Because your HRV will change from day to day, a few low numbers shouldn’t cause any cause for alarm. Every one of us experiences both good and bad days. However, if your HRV is continuously low, this could be a sign that there are issues with your health. If this is the case, it is best to seek medical attention.
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Wearable Devices for the Measurement of HRV
On an electrocardiogram (EKG), the intervals of time between R waves are what are used to quantify HRV. This is merely a more technical way of stating that you are comparing the intervals between heartbeats. The good news is that you can measure your HRV on your own, without the help of a doctor or an electrocardiogram.
This is something that can be measured by a lot of different fitness trackers and sports watches. For instance, the majority of the most recent generation of fitness trackers produced by Garmin record your HRV in order to keep track of how stressed you are at all times. Some sports watches even go one step further and determine how much strain your workout is putting on your body. After that, they will tell you when it is okay to start exercising again. To do this, a lot of different watches, like high-end sports watches and cycling computers made by Garmin, use measurements from Firstbeat.
In addition, there are apps that may be downloaded. Some of them, such as the Elite HRV and HRV+, do not cost anything to download. Because fitness trackers and sports watches don’t send raw HRV readings, you can’t use them together.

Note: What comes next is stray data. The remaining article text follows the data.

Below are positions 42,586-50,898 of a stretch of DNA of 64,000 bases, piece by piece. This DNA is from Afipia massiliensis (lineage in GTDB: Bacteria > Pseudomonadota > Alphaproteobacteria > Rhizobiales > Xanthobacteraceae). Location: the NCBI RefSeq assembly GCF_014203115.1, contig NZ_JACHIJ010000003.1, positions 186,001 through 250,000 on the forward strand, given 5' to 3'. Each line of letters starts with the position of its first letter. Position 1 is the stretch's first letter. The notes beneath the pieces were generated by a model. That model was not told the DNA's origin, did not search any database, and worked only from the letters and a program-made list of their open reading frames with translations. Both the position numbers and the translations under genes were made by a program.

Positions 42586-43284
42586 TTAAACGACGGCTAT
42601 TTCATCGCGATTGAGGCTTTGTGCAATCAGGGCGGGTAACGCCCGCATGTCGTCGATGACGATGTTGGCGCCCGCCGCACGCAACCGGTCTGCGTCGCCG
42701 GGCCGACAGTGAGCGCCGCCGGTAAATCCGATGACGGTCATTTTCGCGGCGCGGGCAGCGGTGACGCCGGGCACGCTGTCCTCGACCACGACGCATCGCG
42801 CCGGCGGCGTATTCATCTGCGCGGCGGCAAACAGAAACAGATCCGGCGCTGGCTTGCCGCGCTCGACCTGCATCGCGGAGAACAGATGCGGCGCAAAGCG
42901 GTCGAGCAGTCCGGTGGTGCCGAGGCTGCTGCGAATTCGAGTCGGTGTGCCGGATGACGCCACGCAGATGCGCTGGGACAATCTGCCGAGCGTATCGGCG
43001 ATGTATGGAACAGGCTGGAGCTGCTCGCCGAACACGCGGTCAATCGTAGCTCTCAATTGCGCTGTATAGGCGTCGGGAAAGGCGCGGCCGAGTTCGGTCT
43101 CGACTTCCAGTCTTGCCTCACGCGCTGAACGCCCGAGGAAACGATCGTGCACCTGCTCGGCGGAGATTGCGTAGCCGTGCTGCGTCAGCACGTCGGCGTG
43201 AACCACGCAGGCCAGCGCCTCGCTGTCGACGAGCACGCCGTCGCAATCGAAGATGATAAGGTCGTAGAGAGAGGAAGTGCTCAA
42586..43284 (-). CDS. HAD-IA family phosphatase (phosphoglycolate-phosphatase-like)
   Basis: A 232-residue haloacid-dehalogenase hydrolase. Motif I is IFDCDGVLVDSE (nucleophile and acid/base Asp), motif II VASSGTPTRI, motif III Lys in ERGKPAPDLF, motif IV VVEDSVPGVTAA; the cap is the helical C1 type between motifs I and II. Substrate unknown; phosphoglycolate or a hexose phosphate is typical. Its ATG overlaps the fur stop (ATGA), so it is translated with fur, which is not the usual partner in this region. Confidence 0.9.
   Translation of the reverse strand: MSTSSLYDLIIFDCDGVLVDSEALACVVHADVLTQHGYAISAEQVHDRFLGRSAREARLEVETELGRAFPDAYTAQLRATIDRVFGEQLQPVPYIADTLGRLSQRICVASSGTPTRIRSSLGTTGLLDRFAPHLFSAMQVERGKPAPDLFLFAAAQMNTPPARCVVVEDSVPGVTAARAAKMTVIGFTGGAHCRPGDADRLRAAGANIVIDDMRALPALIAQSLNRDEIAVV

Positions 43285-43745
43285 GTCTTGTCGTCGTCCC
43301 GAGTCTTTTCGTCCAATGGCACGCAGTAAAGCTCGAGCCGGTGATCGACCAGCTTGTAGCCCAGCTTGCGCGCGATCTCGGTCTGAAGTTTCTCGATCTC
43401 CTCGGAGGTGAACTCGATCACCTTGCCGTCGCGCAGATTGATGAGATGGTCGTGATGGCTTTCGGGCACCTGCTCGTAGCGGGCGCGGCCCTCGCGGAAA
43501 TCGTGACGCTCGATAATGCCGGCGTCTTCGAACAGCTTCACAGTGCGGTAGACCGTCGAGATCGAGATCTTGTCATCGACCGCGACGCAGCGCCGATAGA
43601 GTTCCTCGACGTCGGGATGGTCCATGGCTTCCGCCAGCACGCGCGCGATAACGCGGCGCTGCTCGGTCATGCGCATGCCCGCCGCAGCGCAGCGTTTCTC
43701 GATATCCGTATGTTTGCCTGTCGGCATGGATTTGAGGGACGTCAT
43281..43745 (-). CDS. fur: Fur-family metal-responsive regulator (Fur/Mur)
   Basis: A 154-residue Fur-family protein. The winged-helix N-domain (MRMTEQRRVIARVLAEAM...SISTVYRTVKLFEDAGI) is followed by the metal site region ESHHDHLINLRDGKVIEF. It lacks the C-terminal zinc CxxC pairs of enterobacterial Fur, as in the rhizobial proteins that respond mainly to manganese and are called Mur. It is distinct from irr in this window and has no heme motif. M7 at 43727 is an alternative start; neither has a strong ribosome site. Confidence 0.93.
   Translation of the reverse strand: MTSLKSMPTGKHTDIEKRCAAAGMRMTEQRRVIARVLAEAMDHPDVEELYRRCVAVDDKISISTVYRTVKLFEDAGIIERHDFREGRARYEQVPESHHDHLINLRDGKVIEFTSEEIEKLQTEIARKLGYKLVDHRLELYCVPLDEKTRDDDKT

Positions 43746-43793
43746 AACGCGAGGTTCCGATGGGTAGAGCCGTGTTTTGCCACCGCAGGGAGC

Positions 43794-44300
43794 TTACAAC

Wearables that can record and share the relevant metrics are required for this purpose. The following are some fantastic alternatives that broadcast HRV in its raw form. We’ve added a couple more devices to the mix, and while these ones don’t broadcast values, they do provide you access to the raw data through their own mobile apps for smartphones.
The H10 is now one of the greatest solutions available to people who are looking for a dependable heart-rate monitor and are willing to have one strapped to their chests.
It takes all of the advantages of the best-selling H7 and adds to them: enhanced precision, an improved non-slip construction, the option to use it on two devices simultaneously, and on-board memory. Also, let’s not forget about the water resistance, which comes with live data for devices that are compatible. If you connect all of this to the Polar Beat app for iOS and Android, you will suddenly have a personal trainer guiding you through your workouts in real time, making sure that you are in the appropriate zone for your heart rate to accomplish your objectives.
The RHYTHM24 is a heart rate monitor that may be worn on either the upper arm or the forearm. It has a flexible polycarbonate and silicone hybrid construction, and it has a pliable elastic strap. Because of this, it may be worn comfortably and is much simpler to put on than a chest strap would be.
The device is equipped with the most recent iteration of Valencell’s PerformTek technology, which utilizes both green and yellow optical sensors to read your heart rate through your skin. By combining these two elements, higher precision is achieved across all different types of skin.
The RHYTHM24 is an advance on its predecessor in a number of ways, including the fact that it still supports communication through Bluetooth Smart and ANT+. This is a big improvement over the previous model, which only lasted for eight hours, and the name of the new device suggests that it will now last for twenty-four hours between charges. It is also equipped with a number of sports modes, in addition to being waterproof and having internal memory.
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Wahoo TICKR X